As we say in Hebrew, עד עכשיו צחקנו אתכם… “until now, we were joking”, implying that now, we’re serious. That is, my first two “dapim” (Talmud pages I got to teach) included a lot of lore, beautiful stories, parables and fun (yes) discussions between our sages and those around them. This morning’s daf – was largely law and I mean – details and in depth discussion.
The 6th chapter in the Tractate of Sanhedrin opens with what happens after the sentence was pronounced and the guilty person had to be executed. Where would that execution take place? “outside the camp”, says the Torah. Or so it implies. Where is “outside the camp”? Is it outside the Temple area? Or maybe the whole city? Do we answer intuitively or do we have supporting text? What if there is conflicting texts? How do we know which one to go by?
For me, learning Talmud is maybe best described as a form of Jewish Sodoku. It’s a series of – if this, then this, then that… wait, or maybe that?? Do we have sources to base this on? Are we correct in our logic? What about semantics, i.e. if s/he used this word here and that word there, and those letters and this root… can we understand something additional from it?
The Talmud gives me great comfort. It resonates with the way I think about things in life. It’s a flow that questions, explorations and meanings. Further, it resonates with the way I wish we would teach in our schools. Many studies speak to learning in small groups, allowing each student an opportunity to actively participate, think for her/himself, struggle with complex questions and ideas, delve into resources that need dissecting rather than passive listening, having a teacher who guides rather than preaches, and much more. A few years ago, an article was published about Talmud studies for students in South Korea because they figured hundreds of years of learning in this way might have something to do with Jews later winning Nobel Prizes in a disproportionate numbers. While they are not studying the exact same Talmud, which needs Hebrew, Aramaic and Judaic background, they do learn mostly stories with good morals. And some, suggest it should be translated to more and more languages, like Hindi and Chinese so more people can be exposed to its wisdom.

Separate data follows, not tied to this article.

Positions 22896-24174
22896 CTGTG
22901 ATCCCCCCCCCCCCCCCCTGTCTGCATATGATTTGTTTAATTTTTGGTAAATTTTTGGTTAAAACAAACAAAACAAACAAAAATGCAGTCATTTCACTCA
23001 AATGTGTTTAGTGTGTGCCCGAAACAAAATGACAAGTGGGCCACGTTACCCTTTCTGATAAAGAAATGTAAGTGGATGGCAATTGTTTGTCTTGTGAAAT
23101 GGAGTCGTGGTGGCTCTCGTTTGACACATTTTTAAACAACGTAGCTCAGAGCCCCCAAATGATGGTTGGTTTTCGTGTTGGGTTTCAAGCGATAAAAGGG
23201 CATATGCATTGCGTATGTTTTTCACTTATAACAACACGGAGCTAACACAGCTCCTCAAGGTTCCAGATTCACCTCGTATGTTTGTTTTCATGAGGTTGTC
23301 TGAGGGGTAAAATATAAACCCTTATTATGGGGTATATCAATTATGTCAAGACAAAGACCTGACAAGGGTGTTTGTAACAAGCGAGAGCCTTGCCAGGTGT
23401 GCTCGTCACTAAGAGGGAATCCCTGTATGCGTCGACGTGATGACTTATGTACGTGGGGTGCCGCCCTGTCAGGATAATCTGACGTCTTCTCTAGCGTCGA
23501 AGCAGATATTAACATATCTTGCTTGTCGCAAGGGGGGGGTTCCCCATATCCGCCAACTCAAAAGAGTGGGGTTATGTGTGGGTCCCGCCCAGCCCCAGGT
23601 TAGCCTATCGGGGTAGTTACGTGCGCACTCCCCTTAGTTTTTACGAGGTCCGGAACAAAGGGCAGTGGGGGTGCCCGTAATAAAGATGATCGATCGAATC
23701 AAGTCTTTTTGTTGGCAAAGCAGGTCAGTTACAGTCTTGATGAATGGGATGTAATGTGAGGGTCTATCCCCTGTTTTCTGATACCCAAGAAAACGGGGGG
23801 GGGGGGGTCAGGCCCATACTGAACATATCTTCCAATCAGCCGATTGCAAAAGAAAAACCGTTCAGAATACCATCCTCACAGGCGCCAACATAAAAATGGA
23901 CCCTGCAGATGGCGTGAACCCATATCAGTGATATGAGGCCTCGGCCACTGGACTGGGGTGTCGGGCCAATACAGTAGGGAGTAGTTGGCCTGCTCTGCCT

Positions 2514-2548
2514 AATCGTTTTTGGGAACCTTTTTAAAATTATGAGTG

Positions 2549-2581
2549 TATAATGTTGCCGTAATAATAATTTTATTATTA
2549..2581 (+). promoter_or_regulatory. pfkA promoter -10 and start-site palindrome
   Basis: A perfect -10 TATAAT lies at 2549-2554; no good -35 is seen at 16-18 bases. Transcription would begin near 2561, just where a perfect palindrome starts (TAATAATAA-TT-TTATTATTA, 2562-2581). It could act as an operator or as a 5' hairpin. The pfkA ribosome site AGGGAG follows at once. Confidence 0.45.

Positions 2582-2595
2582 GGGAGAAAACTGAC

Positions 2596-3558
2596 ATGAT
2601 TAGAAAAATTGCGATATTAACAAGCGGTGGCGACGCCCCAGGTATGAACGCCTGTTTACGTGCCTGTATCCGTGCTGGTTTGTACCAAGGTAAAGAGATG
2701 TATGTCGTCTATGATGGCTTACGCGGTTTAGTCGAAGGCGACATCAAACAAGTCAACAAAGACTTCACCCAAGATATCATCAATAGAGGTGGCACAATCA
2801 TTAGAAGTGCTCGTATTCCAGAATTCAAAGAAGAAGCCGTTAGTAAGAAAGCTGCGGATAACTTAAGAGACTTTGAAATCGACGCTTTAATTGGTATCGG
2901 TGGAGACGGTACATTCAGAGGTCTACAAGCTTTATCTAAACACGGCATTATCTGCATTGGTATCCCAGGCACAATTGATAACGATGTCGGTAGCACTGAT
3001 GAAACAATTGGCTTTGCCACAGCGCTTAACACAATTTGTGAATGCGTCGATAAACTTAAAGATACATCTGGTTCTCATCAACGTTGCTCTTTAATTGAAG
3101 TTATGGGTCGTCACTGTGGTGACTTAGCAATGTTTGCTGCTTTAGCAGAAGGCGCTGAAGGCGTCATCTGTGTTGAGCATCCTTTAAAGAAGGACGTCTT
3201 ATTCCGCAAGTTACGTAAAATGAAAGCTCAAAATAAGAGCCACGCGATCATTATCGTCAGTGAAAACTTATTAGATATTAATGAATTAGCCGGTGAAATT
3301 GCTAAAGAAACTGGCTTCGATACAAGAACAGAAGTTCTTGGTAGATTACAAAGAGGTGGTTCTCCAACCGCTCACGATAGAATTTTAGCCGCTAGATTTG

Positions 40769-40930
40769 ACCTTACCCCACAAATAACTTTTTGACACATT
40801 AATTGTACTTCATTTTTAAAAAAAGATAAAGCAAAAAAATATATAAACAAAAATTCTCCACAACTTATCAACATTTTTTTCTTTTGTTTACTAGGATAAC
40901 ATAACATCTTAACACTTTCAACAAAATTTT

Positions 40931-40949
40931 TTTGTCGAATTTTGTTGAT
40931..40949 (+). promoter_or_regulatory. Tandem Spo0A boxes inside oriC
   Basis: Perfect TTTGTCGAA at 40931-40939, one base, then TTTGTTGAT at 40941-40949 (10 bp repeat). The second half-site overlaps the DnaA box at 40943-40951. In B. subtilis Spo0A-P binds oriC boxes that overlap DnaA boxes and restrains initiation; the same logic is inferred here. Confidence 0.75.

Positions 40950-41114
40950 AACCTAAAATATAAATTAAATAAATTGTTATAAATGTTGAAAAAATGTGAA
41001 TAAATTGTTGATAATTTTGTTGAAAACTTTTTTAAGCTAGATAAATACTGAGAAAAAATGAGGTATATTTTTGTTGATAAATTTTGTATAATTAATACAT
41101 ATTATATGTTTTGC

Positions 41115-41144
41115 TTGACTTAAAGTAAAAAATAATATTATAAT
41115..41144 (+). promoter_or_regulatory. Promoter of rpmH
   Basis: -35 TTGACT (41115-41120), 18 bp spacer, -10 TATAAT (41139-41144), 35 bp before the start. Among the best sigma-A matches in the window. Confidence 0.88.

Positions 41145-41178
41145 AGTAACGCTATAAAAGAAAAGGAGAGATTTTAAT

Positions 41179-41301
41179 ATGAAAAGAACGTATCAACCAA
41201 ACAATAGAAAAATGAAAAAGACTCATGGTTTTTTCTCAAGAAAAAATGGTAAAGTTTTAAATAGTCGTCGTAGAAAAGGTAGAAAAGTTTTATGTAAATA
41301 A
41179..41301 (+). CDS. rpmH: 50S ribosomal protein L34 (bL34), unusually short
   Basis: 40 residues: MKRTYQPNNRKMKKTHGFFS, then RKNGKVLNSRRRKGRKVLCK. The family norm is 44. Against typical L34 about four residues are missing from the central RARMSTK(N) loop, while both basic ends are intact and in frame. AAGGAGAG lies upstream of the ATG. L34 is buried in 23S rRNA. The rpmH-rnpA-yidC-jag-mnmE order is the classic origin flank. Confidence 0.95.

Lucky for us we don’t have to wait for the Chinese translation. We can start right here and now. There are countless resources, on and off-line, in Hebrew, English, Spanish and more. Don’t worry about previous knowledge; don’t worry about the other 2710 pages we haven’t studied yet. Our people are anyway more about the journey than arrival. Just sit back and enjoy the view.